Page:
“We’re going through a crucial water shortage, which is increased by the water demand of eThekwini,” Speedy Moodliar, the municipality’s senior manager of planning for water and sanitation, told IPS.
The municipality relies on the Umgeni river system for water. But demand on the system, which supplies drinking water to about five million people and fuels industry in the economic hubs of Durban and Pietermaritzburg, a town 66 kilometres from the coast, has outstripped supply for the past seven years.
To boost supply in future, the South African government has proposed building a dam with a capacity of 250 million cubic metres on the uMkhomazi river, the third-largest river in KwaZulu-Natal, and transferring water to the Umgeni system.
But this scheme will only be operational by 2024 at the earliest, said Moodliar. “Between now and when the uMkhomazi [project] comes online, [wastewater] re-use will be our mitigation measure.”
In dry countries like Israel, Egypt, and Australia treated wastewater is used for industry, landscaping and agriculture. But worldwide few countries put it directly into their drinking water supplies.
Singapore uses purified wastewater to meet 30 percent of its water needs, although just a small percentage goes to drinking water and the majority is used by industry. Citizens of Windhoek, the capital of South Africa’s arid northwestern neighbour Namibia, have been drinking recycled wastewater for over 40 years.
In 2011 the Beaufort West municipality, which serves close to 50,000 people, began treating its sewage for use as drinking water after a vicious drought, making it the first in South Africa to do so. According to a 2012 World Bank report “The future of water in African cities: why waste water?” few cities in Africa have functioning wastewater treatment plants and “only a small proportion of wastewater is collected, and an even smaller fraction is treated.”
eThekwini municipality plans to upgrade two of its existing, and underperforming, wastewater treatment plants – the KwaMashu and Northern treatment works, Moodliar explained.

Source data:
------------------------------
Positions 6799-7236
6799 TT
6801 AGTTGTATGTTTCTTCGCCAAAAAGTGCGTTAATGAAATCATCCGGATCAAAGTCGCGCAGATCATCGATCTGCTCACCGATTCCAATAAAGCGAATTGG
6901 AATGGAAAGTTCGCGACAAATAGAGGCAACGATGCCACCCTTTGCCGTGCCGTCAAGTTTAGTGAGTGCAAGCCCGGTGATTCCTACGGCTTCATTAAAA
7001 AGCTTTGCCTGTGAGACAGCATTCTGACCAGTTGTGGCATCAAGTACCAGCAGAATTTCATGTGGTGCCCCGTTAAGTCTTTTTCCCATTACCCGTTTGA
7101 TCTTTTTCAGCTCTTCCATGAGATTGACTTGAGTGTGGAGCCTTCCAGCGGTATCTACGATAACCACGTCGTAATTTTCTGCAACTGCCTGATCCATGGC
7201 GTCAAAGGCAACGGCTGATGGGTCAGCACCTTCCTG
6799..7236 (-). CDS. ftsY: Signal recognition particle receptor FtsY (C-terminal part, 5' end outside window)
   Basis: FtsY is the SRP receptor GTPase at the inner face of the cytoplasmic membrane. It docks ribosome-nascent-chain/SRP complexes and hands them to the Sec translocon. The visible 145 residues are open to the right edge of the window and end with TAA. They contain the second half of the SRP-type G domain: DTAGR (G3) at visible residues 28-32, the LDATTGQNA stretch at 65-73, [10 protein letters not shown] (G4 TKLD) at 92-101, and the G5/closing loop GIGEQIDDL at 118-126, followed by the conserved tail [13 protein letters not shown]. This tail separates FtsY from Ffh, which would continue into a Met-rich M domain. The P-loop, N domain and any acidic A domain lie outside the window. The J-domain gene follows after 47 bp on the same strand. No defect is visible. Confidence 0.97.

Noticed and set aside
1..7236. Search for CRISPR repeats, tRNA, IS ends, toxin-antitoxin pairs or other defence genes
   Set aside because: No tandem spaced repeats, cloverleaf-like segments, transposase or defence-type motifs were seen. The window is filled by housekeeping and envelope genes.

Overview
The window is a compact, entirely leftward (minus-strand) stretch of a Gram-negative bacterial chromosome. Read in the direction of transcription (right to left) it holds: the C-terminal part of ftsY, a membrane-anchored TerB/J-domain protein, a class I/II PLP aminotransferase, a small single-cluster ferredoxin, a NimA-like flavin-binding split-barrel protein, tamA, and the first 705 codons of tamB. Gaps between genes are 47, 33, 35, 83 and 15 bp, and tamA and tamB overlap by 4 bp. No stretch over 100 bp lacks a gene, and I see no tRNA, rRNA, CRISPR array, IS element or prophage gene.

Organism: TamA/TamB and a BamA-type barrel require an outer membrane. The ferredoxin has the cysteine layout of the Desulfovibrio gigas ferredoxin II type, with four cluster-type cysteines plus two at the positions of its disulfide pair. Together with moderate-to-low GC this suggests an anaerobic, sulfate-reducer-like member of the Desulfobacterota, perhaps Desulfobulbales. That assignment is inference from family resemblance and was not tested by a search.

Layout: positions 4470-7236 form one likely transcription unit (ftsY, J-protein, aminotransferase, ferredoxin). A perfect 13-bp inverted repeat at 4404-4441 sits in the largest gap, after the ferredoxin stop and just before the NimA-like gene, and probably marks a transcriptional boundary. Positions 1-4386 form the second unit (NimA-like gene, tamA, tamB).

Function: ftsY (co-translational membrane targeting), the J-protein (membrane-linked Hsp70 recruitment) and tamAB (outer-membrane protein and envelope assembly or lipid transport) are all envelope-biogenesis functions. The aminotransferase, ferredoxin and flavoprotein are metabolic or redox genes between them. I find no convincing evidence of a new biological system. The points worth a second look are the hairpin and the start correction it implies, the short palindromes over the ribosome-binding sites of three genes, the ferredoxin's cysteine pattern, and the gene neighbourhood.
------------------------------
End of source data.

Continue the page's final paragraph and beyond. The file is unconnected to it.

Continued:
To remove contaminants and clean the water to drinking quality standard, a three-stage system that treats effluent through ultra-filtration and reverse osmosis, as well as disinfection by ultraviolet light and chlorine would be used. The treated water would also be stored and tested before being released.
The purified water will be mixed with conventional drinking water at a ratio of 30 percent re-used water to 70 percent conventional, said Moodliar. It will feed the municipality’s northern regions, including Umhlanga, Durban North, Reservoir Hills, and KwaMashu.
Re-using wastewater in this way will add 116 megalitres of tap water to the municipality’s supply daily. This is enough to fill just more than 46 Olympic-size swimming pools. It is roughly 13 percent of the municipality’s current daily consumption, and will provide an estimated seven years of water security.
Read the full article at Inter Press Service.
Some shots from a trip to the Karoo.
(The second installment in a three-part series on the Umgeni River for Inter Press Service).
HOWICK, South Africa , Aug 14 2013 (IPS) – Over the course of a 28-day trek down South Africa’s Umgeni River, which flows from the pristine wetlands of the Umgeni Vlei Nature Reserve to the Durban coastline, Penny Rees, a coordinator for the Duzi uMngeni Conservation Trust, witnessed the polar opposites of river health.
The trust is a nonprofit organisation that works to conserve the Umgeni and its tributary, the Msunduzi river. At the Umgeni River’s source the water ran clean and was good enough to drink for Rees, and the four volunteers who joined her in walking the length of the 232-kilometre river and documenting its health. Further downstream, after the river had wound past agricultural land and urban terrain, the water became sludgy and smelly.
“Sometimes you can smell it, like [we could] in Durban the last time we crossed the river,” Rees told IPS during an interview at her home in Howick, 97 kilometres north of the port city Durban. “You get to know the colour of the water – [it has] this grey, grungy look, and it stinks of sewage.”